The Italian statesman Alcide De Gasperi (1881-1954) was one of the founders of Italian democracy after World War II.
Alcide De Gasperi was born on April 3, 1881, at Pieve Tesino in Trentino, then controlled by Austria. As a young man, he became active in the Irredentist movement to bring Italian-speaking people still under Austrian jurisdiction into the kingdom of Italy. In 1906 he began publication of the polemical journal II Trentino. This brought him a good deal of attention, and in 1911 he was elected to the Austrian Parliament as deputy for Trentino, a post he held for 6 years.
De Gasperi then joined the new Catholic People's party (Partito Popolare Italiano), founded by the Catholic political leader Don Luigi Sturzo. Trentino became part of Italy following World War I, and De Gasperi served as a deputy in the Italian Parliament from 1921 to 1924. Hard work brought him a position of eminence, and when Don Sturzo was forced into exile in 1924, De Gasperi became general secretary of the party.
As Mussolini's hold on the Italian government grew stronger, the position of the party became ever more precarious, and in 1926 it was dissolved. De Gasperi was imprisoned but was released 3 years later when, amid the atmosphere of good feeling between Mussolini and the Vatican, the archbishop of Trent intervened on his behalf. De Gasperi found asylum and temporary peace in the Vatican, where he studied Catholic social doctrine.
During World War II De Gasperi became active in the underground and was one of the founders of the illegal Christian Democratic party (Democrazia Christiana). He also founded the newspaper Popolo. After the liberation of Italy in June 1944, he served as minister without portfolio and then as foreign minister; in December 1945 he became premier, a post he held until 1953. As chief of the Italian delegation at the World War II peace conference, he elicited concessions from the Allies that guaranteed Italian sovereignty.
After the formal end of the monarchy in June 1946, De Gasperi functioned as head of the Christian Democrats, the party that dominated Parliament for the next 8 years. As premier, he gave moderate guidance that kept a precarious balance, during this critical postwar period, between disparate elements within the party and the nation. By avoiding conflicts with the numerous Socialists and Communists, he managed with great delicacy to put Italian democracy on a firm foundation. Besides his successful negotiations with the Allied Powers, his most striking achievement in foreign policy was the agreement with Austria (September 1946) to establish the southern Tirol as an autonomous region.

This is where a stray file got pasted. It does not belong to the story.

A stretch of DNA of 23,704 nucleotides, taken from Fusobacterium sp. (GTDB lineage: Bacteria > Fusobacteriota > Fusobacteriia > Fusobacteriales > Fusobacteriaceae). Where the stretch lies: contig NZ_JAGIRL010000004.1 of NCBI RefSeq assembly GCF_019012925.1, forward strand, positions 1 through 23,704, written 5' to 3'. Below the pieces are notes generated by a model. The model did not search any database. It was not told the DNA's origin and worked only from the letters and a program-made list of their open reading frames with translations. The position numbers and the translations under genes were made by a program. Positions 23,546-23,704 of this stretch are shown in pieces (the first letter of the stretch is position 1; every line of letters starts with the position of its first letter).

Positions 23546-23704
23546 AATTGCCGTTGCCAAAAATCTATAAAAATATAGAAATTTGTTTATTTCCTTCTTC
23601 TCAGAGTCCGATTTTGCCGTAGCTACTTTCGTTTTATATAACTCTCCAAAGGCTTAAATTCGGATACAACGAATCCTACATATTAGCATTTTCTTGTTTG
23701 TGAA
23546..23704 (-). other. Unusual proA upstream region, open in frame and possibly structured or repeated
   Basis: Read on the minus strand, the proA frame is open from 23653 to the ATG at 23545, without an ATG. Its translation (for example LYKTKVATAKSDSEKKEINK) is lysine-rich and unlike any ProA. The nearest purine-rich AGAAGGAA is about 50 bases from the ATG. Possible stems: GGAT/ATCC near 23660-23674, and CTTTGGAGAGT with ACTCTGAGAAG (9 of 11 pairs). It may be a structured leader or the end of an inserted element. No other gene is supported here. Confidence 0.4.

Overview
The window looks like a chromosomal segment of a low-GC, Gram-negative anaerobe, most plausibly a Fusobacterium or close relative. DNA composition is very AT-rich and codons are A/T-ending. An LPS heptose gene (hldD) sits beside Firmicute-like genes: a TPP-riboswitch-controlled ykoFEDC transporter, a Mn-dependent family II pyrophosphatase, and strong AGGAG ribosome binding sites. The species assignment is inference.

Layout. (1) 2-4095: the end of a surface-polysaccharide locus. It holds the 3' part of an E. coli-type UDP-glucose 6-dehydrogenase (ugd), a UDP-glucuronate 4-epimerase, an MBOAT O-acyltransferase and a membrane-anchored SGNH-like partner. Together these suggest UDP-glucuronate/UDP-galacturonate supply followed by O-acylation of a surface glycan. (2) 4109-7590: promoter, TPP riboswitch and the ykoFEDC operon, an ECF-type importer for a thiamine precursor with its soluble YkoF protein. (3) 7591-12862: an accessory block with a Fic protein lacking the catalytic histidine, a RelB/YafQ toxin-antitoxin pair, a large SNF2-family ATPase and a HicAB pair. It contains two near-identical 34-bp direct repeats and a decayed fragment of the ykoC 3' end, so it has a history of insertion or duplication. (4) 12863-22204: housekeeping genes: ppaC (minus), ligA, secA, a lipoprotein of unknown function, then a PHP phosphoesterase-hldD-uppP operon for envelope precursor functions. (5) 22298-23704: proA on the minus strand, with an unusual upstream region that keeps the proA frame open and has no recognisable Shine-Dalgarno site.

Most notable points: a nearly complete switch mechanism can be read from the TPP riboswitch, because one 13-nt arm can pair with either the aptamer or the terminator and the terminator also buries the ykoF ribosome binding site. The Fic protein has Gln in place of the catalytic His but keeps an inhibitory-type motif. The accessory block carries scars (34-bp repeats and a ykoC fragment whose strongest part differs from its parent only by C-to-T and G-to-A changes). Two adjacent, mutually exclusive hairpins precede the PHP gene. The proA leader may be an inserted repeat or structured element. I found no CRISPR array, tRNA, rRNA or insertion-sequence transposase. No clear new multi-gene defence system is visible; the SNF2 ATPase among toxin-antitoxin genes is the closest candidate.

When the Christian Democrats did not gain a majority in the elections of 1953, De Gasperi was unable to establish a workable Cabinet and was forced to resign as premier. The following year he also had to forgo the leadership of his party, and 2 months later, on Aug. 19, 1954, he died.
Sources on De Gasperi in English are scarce. Elisa A. Carrillo, Alcide de Gasperi: The Long Apprenticeship (1965), covers his early life through his entry into the Quirinale as premier. Consult Denis Mack Smith, Italy: A Modern History (1959), for the political picture. English translations of the works by Luigi Sturzo that are helpful are Church and State (1939), Italy and the Coming World (1945), and Italy and Fascism (1967).